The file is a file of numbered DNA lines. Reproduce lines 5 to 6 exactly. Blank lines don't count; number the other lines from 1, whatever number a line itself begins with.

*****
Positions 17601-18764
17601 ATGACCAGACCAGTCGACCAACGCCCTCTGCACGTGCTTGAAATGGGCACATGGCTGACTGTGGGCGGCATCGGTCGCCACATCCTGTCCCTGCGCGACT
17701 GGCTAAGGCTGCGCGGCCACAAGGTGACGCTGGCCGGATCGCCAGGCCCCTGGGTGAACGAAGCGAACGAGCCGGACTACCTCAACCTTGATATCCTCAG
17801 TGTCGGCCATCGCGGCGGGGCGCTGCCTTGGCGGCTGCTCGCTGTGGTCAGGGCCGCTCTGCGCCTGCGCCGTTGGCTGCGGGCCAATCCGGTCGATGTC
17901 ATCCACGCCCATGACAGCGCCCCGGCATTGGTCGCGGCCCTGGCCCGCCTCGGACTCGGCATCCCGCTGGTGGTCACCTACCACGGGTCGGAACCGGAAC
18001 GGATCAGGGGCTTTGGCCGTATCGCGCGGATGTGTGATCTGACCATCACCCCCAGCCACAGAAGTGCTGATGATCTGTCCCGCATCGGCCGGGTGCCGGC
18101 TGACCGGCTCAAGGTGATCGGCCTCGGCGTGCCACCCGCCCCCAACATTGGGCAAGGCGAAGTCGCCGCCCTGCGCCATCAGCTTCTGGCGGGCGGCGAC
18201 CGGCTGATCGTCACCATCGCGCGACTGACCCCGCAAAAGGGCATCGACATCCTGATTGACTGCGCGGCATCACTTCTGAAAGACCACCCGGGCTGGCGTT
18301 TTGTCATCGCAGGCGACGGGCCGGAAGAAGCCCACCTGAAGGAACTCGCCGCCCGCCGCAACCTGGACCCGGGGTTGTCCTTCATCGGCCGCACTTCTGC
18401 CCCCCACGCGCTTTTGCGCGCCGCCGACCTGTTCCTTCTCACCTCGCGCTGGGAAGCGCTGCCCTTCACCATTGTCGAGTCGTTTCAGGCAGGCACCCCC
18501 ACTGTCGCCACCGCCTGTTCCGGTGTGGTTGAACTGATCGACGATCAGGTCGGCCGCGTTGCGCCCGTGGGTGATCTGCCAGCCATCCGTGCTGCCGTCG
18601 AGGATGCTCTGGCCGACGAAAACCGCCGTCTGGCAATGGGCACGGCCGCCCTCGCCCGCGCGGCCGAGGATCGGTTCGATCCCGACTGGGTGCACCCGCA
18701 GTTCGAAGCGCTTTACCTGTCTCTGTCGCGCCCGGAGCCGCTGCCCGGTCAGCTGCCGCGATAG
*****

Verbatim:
17901 ATCCACGCCCATGACAGCGCCCCGGCATTGGTCGCGGCCCTGGCCCGCCTCGGACTCGGCATCCCGCTGGTGGTCACCTACCACGGGTCGGAACCGGAAC
18001 GGATCAGGGGCTTTGGCCGTATCGCGCGGATGTGTGATCTGACCATCACCCCCAGCCACAGAAGTGCTGATGATCTGTCCCGCATCGGCCGGGTGCCGGC